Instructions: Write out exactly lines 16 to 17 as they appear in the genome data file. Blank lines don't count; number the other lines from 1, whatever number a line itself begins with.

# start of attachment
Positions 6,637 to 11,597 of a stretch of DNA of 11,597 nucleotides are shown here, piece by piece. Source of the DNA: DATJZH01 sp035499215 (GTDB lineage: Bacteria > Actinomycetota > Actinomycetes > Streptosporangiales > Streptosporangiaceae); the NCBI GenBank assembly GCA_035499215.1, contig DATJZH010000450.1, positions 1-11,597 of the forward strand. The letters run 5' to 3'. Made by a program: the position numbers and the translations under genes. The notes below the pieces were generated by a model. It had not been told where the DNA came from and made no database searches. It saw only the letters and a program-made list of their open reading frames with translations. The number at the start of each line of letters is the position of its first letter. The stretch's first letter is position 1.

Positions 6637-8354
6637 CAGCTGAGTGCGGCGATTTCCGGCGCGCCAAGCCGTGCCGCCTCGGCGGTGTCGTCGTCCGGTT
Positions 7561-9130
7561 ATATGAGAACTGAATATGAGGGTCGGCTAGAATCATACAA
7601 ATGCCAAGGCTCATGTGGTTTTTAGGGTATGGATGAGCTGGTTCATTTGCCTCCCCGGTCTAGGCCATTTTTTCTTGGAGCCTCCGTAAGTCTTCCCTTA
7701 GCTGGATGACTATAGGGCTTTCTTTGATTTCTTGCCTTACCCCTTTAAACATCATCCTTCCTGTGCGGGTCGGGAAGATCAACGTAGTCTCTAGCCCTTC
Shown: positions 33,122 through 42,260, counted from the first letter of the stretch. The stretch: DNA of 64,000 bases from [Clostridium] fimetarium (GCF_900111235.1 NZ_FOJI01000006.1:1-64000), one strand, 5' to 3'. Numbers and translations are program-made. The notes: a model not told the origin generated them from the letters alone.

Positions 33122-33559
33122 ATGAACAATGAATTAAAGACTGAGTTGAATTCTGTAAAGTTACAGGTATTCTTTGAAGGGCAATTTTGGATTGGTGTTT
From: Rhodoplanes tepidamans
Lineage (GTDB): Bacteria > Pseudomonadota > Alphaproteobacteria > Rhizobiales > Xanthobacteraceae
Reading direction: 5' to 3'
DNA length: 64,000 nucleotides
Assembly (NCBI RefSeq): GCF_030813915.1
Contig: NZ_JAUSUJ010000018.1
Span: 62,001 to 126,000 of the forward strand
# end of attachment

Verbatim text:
Contig: NZ_JAUSUJ010000018.1
Span: 62,001 to 126,000 of the forward strand